When Should I Start Getting Bone Scans for Osteoporosis?
I have a strong history of osteoporosis in my family. I would like to know what is the recommended age to begin getting bone scans?
Bone density scanning, also called dual-energy x-ray absorptiometry (DEXA), is an enhanced form of X-ray technology that is used to measure bone loss. DEXA is often used to detect and diagnosis osteoporosis in patients. Bone mass peaks around age 30 and then declines – women tend to lose bone most rapidly during menopause. Age is not the only factor that influences our bones. However, women who are around or past the menopausal age are more prone to bone weakening, increasing the risks of osteoporosis. The age medical experts now recommend that women wait to be screened is age 65. While they can predict fracture risk in the short-term, a scan taken at age 45 for example, generally has no value for predicting what may occur when the woman is 70 or 80.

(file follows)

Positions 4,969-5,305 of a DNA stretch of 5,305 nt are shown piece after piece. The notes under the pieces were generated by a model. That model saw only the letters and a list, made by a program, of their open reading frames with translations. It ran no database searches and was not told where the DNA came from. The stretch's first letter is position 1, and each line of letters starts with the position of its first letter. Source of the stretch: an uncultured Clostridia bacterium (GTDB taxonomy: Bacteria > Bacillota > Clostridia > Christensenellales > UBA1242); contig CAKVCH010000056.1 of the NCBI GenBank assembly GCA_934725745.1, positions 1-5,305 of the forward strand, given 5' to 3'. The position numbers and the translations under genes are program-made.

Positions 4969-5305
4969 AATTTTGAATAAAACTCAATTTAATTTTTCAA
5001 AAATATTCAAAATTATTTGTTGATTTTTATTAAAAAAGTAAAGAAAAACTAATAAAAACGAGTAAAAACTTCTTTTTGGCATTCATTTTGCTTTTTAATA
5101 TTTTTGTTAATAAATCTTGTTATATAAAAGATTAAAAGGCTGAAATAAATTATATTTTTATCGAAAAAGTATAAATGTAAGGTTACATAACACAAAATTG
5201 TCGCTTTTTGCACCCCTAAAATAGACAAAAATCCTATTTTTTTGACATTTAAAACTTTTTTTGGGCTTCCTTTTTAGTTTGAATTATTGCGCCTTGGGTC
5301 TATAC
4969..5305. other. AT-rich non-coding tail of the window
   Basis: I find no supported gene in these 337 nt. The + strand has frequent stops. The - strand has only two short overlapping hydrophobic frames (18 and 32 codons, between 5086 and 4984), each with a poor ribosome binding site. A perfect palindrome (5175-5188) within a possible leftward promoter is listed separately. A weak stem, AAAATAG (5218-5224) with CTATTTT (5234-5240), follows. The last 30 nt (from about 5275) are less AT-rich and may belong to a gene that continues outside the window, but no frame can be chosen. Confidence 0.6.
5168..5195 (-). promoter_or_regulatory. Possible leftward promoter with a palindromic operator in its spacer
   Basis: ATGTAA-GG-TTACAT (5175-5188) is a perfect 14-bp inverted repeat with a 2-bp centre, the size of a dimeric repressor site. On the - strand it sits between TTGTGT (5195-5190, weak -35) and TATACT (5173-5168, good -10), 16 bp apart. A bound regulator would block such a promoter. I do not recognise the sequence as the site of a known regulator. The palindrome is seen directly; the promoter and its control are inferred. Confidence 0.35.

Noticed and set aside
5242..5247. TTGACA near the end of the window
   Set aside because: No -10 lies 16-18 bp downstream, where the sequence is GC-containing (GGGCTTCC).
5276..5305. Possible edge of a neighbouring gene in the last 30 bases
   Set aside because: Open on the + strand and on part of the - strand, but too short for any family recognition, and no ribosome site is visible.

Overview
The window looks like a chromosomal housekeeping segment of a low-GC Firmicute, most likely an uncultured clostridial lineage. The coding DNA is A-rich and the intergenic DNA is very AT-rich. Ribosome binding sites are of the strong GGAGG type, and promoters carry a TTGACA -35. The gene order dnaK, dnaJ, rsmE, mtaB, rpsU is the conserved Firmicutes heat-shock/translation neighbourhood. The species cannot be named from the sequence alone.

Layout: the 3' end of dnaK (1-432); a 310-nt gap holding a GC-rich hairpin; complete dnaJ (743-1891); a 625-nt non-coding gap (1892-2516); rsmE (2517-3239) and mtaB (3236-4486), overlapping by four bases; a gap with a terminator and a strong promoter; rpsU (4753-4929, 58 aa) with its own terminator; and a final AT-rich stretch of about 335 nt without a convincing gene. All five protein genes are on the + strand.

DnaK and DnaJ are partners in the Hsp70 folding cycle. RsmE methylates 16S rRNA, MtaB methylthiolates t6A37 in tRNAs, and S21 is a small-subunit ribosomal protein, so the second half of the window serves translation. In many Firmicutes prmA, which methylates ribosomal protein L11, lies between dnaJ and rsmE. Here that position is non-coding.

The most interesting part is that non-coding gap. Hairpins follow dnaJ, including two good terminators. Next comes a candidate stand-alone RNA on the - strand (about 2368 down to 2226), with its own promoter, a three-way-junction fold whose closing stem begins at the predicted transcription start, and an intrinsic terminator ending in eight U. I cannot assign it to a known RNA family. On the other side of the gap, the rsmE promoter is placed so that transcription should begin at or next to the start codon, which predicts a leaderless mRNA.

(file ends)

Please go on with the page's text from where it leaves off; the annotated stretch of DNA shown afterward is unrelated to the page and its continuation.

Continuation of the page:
The National Women’s Health Network believes that the routine practice of screening for osteoporosis should be balanced by increased awareness of the shortcomings of these techniques. It is important to note DEXA scans should be interpreted with caution.
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Evita Almassi, MSW, served as the Communications and Digital Marketing Manager for the NWHN. Her 10+ years in nonprofit communications – especially with social media advocacy campaigns – enabled the NWHN to reach and empower more women in their health education and advocacy journeys.
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